No. of pages: 30
Publication date: 2011
This report, updated annually, is a rich source of data for development that can drive good planning for contraceptive supply, advocacy and resource mobilization. The report contains dozens of figures, tables and graphs, and is full of information and analysis that can influence policy dialogue, advocacy and interagency work. It aims to enhance coordination among donors, improve partnerships between donors and national governments, and mobilize the resources needed to accelerate progress towards universal access to sexual and reproductive health, as set forth in the ICPD Programme of Action and the Millennium Development Goals.
Highlights of this year's report:
- Donors provided $235.16 million in 2010, a slight decrease of 1.5 per cent from $238.8 million in 2009.
- Bilateral funding accounted for 51.7 per cent of total donor support in 2010. Another 34.7 per cent was channeled through UNFPA and 12.9 per cent through social marketing organizations.
- Of total donor support in 2010, sub-Saharan Africa received 63 per cent, Asia and the Pacific region received 25 per cent, Latin America and the Caribbean received 7 per cent and the Arab States received 4 per cent.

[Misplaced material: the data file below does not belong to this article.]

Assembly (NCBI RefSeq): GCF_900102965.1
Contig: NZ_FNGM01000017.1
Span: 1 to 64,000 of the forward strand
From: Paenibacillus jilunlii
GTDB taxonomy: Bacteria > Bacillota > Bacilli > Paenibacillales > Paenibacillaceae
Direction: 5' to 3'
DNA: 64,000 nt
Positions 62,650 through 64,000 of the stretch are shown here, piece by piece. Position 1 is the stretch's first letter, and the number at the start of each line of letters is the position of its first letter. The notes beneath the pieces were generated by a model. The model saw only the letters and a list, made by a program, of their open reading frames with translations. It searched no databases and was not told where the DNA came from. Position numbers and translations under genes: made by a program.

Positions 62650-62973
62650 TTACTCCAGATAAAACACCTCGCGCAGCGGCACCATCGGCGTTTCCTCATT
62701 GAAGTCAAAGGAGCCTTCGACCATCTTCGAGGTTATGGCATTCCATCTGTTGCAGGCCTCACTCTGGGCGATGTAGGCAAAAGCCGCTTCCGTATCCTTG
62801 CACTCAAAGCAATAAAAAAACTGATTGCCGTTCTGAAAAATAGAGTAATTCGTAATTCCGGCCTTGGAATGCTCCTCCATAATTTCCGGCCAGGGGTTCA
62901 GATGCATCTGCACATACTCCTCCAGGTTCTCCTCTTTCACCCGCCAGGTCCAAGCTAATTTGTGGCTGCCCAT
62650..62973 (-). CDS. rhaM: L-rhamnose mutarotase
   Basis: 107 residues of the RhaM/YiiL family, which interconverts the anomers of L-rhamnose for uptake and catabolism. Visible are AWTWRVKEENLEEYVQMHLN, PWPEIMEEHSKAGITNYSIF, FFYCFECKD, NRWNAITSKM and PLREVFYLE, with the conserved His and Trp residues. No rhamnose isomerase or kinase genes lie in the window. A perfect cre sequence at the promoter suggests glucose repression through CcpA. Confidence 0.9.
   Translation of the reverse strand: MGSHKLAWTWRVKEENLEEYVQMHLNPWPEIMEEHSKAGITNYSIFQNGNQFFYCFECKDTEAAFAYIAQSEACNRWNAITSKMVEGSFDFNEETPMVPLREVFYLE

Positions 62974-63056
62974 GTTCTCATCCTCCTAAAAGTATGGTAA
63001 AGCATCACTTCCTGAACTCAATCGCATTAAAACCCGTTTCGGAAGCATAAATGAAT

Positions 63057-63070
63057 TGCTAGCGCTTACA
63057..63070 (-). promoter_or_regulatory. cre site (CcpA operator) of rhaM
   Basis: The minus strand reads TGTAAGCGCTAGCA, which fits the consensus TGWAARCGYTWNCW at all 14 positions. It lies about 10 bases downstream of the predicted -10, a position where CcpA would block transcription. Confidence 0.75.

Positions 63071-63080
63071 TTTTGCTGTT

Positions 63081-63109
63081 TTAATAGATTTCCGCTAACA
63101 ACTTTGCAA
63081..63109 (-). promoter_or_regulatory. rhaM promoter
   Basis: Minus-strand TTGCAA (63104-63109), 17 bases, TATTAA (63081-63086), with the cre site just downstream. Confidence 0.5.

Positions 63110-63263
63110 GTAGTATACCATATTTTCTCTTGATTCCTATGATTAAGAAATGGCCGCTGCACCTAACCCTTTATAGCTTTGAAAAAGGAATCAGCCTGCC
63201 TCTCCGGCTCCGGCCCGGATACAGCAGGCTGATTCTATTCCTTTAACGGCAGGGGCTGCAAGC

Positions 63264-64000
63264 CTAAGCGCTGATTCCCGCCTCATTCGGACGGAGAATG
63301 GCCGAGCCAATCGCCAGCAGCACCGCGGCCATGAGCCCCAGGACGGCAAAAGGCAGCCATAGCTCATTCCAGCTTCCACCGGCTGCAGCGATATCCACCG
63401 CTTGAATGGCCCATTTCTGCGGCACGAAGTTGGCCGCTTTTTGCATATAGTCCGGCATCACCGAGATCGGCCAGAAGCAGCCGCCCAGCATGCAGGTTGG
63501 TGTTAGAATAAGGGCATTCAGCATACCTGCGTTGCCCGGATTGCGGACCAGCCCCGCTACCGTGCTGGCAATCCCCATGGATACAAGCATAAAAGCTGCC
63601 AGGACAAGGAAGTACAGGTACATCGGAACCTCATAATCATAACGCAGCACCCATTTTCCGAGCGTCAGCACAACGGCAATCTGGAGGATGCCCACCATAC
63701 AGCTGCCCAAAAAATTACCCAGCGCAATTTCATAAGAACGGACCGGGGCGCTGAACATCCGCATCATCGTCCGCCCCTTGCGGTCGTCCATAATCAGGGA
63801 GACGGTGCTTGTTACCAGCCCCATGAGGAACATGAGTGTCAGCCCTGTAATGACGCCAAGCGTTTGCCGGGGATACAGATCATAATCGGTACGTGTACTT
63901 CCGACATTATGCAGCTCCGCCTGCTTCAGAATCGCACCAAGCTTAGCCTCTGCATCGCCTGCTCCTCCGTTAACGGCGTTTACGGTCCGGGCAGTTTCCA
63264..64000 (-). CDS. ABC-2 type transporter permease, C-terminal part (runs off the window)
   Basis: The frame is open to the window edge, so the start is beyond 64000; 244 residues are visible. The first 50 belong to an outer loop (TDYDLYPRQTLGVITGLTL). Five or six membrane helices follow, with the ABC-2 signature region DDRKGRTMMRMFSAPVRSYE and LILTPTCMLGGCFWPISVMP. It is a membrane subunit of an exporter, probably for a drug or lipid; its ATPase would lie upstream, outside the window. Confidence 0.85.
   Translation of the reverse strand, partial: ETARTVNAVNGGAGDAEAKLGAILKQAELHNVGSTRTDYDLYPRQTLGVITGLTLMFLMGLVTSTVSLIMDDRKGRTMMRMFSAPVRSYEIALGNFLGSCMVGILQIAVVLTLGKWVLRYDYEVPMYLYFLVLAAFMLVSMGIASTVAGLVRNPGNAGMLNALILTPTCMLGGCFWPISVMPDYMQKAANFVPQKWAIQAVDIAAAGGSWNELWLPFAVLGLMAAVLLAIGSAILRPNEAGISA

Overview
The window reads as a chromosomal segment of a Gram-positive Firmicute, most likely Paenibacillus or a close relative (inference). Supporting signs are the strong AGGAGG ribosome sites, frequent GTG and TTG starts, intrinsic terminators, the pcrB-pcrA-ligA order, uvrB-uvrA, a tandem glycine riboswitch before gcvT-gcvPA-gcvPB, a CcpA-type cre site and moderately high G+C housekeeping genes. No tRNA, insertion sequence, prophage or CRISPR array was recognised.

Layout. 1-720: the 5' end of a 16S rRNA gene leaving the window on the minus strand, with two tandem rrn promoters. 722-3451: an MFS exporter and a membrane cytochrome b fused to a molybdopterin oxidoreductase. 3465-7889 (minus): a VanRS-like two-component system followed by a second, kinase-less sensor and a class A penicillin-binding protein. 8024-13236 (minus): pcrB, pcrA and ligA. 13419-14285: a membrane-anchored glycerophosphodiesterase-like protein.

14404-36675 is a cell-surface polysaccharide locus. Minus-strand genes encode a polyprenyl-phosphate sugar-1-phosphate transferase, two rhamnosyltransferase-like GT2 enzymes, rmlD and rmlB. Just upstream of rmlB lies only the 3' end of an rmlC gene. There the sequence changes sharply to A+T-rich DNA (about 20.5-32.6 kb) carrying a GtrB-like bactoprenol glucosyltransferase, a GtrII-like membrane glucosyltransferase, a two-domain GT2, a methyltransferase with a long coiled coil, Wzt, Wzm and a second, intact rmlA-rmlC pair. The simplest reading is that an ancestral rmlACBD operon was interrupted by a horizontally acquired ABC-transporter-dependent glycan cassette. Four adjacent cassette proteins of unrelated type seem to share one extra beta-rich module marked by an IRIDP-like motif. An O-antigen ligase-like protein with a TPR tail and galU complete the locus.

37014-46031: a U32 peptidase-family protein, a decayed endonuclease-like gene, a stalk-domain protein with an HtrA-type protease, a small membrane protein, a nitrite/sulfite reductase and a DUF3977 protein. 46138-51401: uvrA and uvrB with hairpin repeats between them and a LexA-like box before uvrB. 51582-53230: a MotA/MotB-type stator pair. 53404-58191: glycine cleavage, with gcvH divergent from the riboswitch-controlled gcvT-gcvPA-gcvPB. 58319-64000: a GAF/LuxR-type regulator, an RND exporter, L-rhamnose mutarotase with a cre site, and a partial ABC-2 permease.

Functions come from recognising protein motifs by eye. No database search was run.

- Sub-Saharan Africa received $25.4 million less than in the previous year, down from $173.1 million in 2009 to $147.6 million in 2010.
- More than 77 per cent of donor support in 2010 was allocated to three types of commodities: male condoms (32 per cent), injectables (24 per cent) and oral contraceptives (21 per cent).
- Donors provided less support in 2010 than in 2009 for three contraceptives methods, with a decrease of 51 per cent for female condoms, 31 per cent for emergency contraceptives, and 17.5 per cent for implants.
- As in previous years, the highest expenditure in 2010 was on condoms. Expenditure on both male and female condoms together was 37 per cent of total donor support; followed by 24 per cent on injectables and 22 per cent on oral contraceptives (combined oral pills and emergency contraceptive pills).